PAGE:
PHOENIX -- When the NFL initially went to a salary cap system there was a simple formula used by teams: old dudes got pay cuts. If they refused, they were gone.
Old dudes usually meant players in their 30s. Now, in this new NFL, a different formula is being used: young dudes, you're getting your pay cut, too. Refuse, and you're gone.
What was missed by the incredible display of fax buffonery by the now fired agent for Denver's Elvis Dumervil was this: Why was Dumervil, a three-time Pro Bowl player who just turned 29, being asked to take pay cut to start? Even in a sport that is age-phobic, Dumervil is still young.
There are a number of other examples of the NFL becoming more ruthless than ever before with veteran players, cutting them at younger ages, or asking them to take pay cuts at younger ages, because teams are less afraid to go with still-younger players.
None of the players I spoke with are criticizing the deal with the NFL. They are instead blaming the mentality of players who are afraid to push for guaranteed contracts.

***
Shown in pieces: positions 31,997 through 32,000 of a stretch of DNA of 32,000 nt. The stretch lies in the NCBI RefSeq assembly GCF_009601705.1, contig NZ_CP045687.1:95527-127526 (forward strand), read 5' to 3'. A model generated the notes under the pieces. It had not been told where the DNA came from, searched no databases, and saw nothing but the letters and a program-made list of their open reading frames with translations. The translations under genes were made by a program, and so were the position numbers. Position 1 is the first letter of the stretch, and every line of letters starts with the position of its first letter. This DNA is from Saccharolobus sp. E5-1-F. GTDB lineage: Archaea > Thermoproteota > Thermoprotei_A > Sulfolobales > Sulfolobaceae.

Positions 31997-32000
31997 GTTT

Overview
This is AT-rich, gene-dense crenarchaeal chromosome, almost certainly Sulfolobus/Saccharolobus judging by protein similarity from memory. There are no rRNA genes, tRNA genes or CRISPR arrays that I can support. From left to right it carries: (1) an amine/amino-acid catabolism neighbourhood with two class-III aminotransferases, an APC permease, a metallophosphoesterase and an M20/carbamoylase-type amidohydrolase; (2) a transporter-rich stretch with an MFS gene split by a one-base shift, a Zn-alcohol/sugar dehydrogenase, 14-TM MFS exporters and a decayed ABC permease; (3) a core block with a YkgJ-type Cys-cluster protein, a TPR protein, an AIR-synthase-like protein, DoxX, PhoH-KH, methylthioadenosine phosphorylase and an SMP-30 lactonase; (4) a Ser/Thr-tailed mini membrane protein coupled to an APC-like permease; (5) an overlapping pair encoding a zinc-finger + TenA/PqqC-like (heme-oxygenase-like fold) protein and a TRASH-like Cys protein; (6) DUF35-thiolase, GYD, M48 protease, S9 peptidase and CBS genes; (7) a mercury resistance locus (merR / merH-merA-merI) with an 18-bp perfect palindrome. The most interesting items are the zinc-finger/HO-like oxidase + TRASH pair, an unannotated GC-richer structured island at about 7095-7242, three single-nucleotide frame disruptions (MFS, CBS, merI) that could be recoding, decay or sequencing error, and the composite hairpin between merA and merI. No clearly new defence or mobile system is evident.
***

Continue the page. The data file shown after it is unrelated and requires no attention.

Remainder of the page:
What I hear from players is that the rash of cuts means when the next CBA negotiations arrive, the players must strike, if needed, to get all contracts guarateed.
"That's the next front in this fight," one longtime veteran said. "Football needs to be like baseball."
Since owners would rather stab themselves in the eyes than agree to guaranteed deals, that next CBA brawl could be epic.
In the meantime, players and agents are privately expressing anger over what is becoming an obvious fact, almost a sea change in NFL economics, and player-team relations. Teams that once targeted players in their early to mid-30s for paycuts and outright cuts are now targeting players in even their late 20s -- all to save a buck despite the league flush with cash.
There's no true way to compare exactly how veterans are being treated now to, say, 15 years ago. Or even five. But anecdotally, at least, the feeling among players is the targets on their backs are getting bigger.